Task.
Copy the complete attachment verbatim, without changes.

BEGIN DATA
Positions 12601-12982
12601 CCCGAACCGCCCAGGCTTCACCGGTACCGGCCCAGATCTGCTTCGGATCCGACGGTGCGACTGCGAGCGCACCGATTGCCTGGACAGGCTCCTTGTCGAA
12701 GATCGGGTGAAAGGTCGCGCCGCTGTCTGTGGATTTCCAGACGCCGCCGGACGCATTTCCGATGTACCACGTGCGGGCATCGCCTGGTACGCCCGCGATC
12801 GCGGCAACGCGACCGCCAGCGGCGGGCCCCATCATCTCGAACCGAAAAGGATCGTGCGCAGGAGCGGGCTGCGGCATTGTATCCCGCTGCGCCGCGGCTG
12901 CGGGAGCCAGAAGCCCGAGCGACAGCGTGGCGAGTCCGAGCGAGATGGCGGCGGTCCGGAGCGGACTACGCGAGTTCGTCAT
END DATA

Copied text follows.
Positions 12601-12982
12601 CCCGAACCGCCCAGGCTTCACCGGTACCGGCCCAGATCTGCTTCGGATCCGACGGTGCGACTGCGAGCGCACCGATTGCCTGGACAGGCTCCTTGTCGAA
12701 GATCGGGTGAAAGGTCGCGCCGCTGTCTGTGGATTTCCAGACGCCGCCGGACGCATTTCCGATGTACCACGTGCGGGCATCGCCTGGTACGCCCGCGATC
12801 GCGGCAACGCGACCGCCAGCGGCGGGCCCCATCATCTCGAACCGAAAAGGATCGTGCGCAGGAGCGGGCTGCGGCATTGTATCCCGCTGCGCCGCGGCTG
12901 CGGGAGCCAGAAGCCCGAGCGACAGCGTGGCGAGTCCGAGCGAGATGGCGGCGGTCCGGAGCGGACTACGCGAGTTCGTCAT